NO USE WHATEVER.

A NY Times story by Timothy Williams on the poet August Kleinzahler (thanks for the link, Bonnie!) sent me to Kleinzahler’s scathing, unfair, and thoroughly enjoyable assault on Garrison Keillor’s Writer’s Almanac (which I praised here, though I agree he certainly reads a lot of bad poems), which contains a magnificent quote from one of my favorite poets, Basil Bunting:

Poetry is no use whatever. The whole notion of usefulness is irrelevant to what are called the fine arts, as it is to many other things, perhaps to most of the things that really matter. We who call ourselves “The West,” now that we’ve stopped calling ourselves Christians, are so imbued with the zeal for usefulness that was left us by Jeremy Bentham that we find it difficult to escape from utilitarianism into a real world.


Kleinzahler concludes with “National Poetry Day” by the Scottish poet Gael Turnbull (who died last year):

“Transform your life with poetry”
the card said, and briefly I fussed
that this overestimated the effect
until I remembered how it had thrust
several old friends,
plus near and dear,
into distress and penury,
how even I, without the dust
of its magic, might have achieved
peace of mind, even success,
so maybe the advice is just,
not to be ignored, a sort of timely
Health Warning from the Ministry
of Benevolence
at the Scottish Book Trust.

Comments

  1. Richard Hershberger says:

    Do you suppose Kleinzahler actually wrote “The humor is deadpan, ironical, playfully depreciating” or is that last word a mistranscription of “deprecating”?

  2. “No hay ejercicio intelectual que no sea finalmente inútil.” (J.L.Borges)
    http://www.literatura.us/borges/pierre.html

  3. Good question! Given the poor quotation habits of reporters (recently under intense scrutiny at Language Log), I’ll opt for the latter, but if he did say “depreciating,” I’m willing to be tolerant, since that’s one of those pairs of words I’ve always had trouble with myself.

  4. Richard Hershberger says:

    I just read Kleinzahler’s piece on Garrison Keillor. What I take away from it is that Kleinzahler dislikes the kind of poetry Keillor likes, and is prepared to be insufferable about it: he has an idea of what poetry should be and will disparage anything that doesn’t fit his idea and anyone who likes such poetry. I wanted to slap the Robin Williams character in “Dead Poets Society” for exactly the same reason.

  5. I had other reasons for wanting to slap the Robin Williams character in “Dead Poets’ Society”; but yours will do.

  6. BTW does that Borges line mean, “There are no intellectual exercises which are not, in the end, useless”? I’ve recently been reading some of his poetry and finding it deeply affecting or not at all, depending on which poem — no middle ground — not sure if that is true of my reaction to poetry in general.

  7. the name nardeen means friend.

  8. “There is no exercise of the intellect which is not, in the final analysis, useless. A philosophical doctrine begins as a plausible description of the universe; with the passage of the years it becomes a mere chapter–if not a paragraph or a name–in the history of philosophy. In literature, this eventual caducity is even more notorious. The Quixote –Menard told me–was, above all, an entertaining book; now it is the occasion for patriotic toasts, grammatical insolence and obscene de luxe editions. Fame is a form of incomprehension, perhaps the worst.”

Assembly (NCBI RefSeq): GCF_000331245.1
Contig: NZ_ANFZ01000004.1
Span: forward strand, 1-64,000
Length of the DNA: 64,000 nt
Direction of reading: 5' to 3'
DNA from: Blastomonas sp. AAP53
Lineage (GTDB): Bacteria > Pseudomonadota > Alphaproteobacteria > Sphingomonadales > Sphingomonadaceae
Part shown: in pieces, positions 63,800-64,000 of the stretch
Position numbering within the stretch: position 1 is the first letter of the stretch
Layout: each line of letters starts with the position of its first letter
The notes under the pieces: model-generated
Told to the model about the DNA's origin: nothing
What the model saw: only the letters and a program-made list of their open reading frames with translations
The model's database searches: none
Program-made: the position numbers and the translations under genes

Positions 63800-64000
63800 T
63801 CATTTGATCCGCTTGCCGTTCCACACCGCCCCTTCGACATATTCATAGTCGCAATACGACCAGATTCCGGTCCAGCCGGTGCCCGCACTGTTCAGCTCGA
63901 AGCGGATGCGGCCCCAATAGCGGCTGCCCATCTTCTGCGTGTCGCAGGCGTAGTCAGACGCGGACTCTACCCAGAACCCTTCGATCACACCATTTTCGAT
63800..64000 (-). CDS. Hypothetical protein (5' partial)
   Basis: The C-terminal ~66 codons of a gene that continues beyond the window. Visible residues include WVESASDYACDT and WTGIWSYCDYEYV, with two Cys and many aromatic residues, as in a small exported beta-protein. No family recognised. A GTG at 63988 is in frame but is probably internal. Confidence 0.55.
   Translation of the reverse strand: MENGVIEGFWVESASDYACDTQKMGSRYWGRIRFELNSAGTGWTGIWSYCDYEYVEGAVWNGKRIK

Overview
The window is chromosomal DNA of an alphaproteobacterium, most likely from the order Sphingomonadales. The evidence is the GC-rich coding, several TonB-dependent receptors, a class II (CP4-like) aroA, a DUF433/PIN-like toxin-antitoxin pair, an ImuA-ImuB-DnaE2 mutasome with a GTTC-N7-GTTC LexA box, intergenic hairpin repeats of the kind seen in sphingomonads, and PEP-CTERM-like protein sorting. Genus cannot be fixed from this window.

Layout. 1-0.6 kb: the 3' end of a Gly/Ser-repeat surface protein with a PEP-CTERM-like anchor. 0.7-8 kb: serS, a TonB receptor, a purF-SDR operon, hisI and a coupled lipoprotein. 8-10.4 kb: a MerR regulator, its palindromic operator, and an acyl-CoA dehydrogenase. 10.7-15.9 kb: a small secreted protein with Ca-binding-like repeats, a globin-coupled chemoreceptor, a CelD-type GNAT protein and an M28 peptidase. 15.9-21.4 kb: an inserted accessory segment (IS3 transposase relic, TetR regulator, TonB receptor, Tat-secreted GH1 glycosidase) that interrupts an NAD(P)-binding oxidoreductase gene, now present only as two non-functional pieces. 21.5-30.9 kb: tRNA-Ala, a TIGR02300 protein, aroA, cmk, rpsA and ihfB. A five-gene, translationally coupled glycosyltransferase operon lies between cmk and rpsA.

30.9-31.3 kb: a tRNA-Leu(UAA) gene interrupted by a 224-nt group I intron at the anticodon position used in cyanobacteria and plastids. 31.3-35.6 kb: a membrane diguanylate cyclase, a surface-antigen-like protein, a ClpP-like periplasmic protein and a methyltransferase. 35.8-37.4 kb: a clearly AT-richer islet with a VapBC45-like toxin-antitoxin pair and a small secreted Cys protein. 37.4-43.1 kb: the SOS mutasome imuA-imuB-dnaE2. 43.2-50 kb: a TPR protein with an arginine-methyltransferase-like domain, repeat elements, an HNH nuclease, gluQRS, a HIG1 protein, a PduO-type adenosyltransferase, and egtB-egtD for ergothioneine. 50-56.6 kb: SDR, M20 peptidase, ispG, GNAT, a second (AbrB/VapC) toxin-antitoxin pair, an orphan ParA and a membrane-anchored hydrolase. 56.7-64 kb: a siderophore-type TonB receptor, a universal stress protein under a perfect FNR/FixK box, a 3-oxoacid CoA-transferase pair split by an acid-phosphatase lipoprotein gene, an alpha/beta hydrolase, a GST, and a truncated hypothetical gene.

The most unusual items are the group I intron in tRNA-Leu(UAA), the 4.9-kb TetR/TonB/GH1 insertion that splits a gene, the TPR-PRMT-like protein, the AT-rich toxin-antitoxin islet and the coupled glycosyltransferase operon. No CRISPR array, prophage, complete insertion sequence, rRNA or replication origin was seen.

From: “Pierre Menard, Author of the Quixote”
    Trans. James E. Irby
    http://www.english.swt.edu/cohen_p/avant-garde/Literature/Borges/Menard.html

  9. God, I hated it when Robin Williams went off drugs.

  10. ThePedanticPrick says:

    I think Oscar Wilde said it best: “Writing poetry is nothing to be ashamed of, so long as you do it in private, and wash your hands immediately afterward.” (I could be wrong about the author of this quote)

  11. There is a common school of thought that language is just a tool, i.e., learning a foreign language is not very useful in itself, what is important is what you do with it (as a secondary tool that helps you do your job, getting somewhere, whatever). I’ve always found this line of thinking insufferably narrow. After some thought I eventually rejected it several years ago. Surely a language, like poetry, is something to be appreciated for itself, not simply as a means to an end!

  12. Today I read both Kleinzahler’s piece and then this by Keillor. What a pair of officemates these guys would make! Maybe in the next life, they’ll be on the same faculty committee.
    If memory serves, Keillor has a pretty good bit in Lake Wobegon Days about a college kid churning out reams of bad poetry. I think aspiring poets might benefit more from that than they would from Kleinzahler’s rant.

  13. I think people sometimes quote Jack Spicer‘s ” No one listens to poetry.” without bearing in mind that the next sentence is “The ocean / Does not mean to be listened to.”

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